New House Bill Would Fund DWSRF, Lead Service Line Replacement

Legislation?introduced?in the House of Representatives last week by Rep. Paul Tonko (D-N.Y.) would reauthorize the Drinking Water State Revolving Fund (DWSRF), offer funding aid to water systems seeking to replace lead service lines and establish new programs to help communities respond to drought and global climate change.

The ?Assistance, Quality and Affordability Act? (H.R. 4653) would incorporate several changes to the DWSRF that have been put on the table over the past several years. Among the changes are a redefinition of ?disadvantaged communities? under the Safe Drinking Water Act (SDWA) to include portions of a water utility?s service area (rather than the entire service area) and a requirement that states with a demonstrated need provide assistance to disadvantaged areas.?

The bill would also require states to give additional priority to projects that help water systems protect public health ?affordably in the future? ? which is intended to steer additional assistance to communities that are currently in compliance with the SDWA but require additional infrastructure investment to maintain that standing going forward.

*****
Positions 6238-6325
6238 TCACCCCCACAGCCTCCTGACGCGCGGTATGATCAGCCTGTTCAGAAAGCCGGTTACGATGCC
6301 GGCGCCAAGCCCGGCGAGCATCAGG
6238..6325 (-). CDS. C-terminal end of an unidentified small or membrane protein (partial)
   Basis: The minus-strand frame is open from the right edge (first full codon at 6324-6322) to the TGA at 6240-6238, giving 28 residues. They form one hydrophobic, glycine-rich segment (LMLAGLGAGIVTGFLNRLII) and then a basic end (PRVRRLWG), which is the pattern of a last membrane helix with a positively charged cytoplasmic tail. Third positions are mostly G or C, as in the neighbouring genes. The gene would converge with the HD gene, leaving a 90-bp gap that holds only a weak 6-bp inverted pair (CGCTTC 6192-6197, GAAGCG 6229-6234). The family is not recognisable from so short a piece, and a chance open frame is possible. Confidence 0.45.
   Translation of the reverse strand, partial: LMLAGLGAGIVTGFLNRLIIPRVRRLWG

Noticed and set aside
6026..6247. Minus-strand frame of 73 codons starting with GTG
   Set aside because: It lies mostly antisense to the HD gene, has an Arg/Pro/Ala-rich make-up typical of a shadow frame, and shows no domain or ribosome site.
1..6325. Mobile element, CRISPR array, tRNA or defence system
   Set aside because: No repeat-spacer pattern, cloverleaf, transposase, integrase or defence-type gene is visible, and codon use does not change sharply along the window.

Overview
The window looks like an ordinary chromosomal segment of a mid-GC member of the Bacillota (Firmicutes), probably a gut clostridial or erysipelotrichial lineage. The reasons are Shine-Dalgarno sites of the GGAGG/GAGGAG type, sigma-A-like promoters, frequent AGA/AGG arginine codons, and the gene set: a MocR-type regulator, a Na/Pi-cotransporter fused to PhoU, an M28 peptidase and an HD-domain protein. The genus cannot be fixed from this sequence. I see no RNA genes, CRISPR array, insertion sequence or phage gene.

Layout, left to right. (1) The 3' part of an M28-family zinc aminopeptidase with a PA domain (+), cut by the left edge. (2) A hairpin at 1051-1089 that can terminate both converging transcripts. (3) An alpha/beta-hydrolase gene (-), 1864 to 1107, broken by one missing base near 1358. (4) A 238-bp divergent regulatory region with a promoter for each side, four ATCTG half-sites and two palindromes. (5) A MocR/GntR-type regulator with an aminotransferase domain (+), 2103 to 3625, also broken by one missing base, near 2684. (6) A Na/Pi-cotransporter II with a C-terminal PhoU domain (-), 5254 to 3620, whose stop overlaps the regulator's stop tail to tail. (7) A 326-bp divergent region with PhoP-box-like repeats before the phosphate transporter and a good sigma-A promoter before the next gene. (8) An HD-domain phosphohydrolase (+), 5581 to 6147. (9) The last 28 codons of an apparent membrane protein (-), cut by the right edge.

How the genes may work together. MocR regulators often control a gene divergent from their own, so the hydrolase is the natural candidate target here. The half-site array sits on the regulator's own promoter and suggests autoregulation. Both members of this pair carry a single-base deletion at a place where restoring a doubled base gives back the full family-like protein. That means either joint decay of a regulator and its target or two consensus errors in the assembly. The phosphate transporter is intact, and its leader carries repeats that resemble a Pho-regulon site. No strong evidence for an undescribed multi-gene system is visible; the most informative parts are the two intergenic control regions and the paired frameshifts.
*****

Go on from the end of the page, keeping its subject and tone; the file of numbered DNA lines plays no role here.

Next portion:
Other changes proposed for the DWSRF would clarify that preconstruction activities, rehabilitation and replacement of aging infrastructure, and production or capture of sustainable energy are eligible for DWSRF funding. The legislation would permanently apply ?Buy American? requirements for the use of domestic iron and steel products to all projects funded through the DWSRF, and the bill would authorize more than $21 billion for the program over the next five years.

Aside from the DWSRF reauthorization, Rep. Tonko?s bill includes a number of new initiatives aimed at improving utility infrastructure and protecting public health. Among them are:

  • Directing EPA to conduct a study on the presence of pharmaceuticals and personal care products in drinking water sources and develop criteria for evaluating effective water loss control technologies;
  • Requiring EPA to develop a strategic plan for assessing and managing the risks of drought to drinking water;
  • Establishing a water infrastructure resiliency and sustainability program to help utilities adapt to climate change, similar to an AMWA-backed proposal originally offered by Rep. Lois Capps (D-Calif.); and
  • Creating an EPA grant program to help communities and low-income homeowners replace lead service lines.

House Republican leaders are unlikely to advance Rep. Tonko?s legislation in its current form, but the Association of Metropolitan Water Agencies (AMWA) says the congressman is expected to use the bill to bring additional attention to water infrastructure needs. Tonko is scheduled to speak later this month at AMWA?s 2016 Water Policy Conference.

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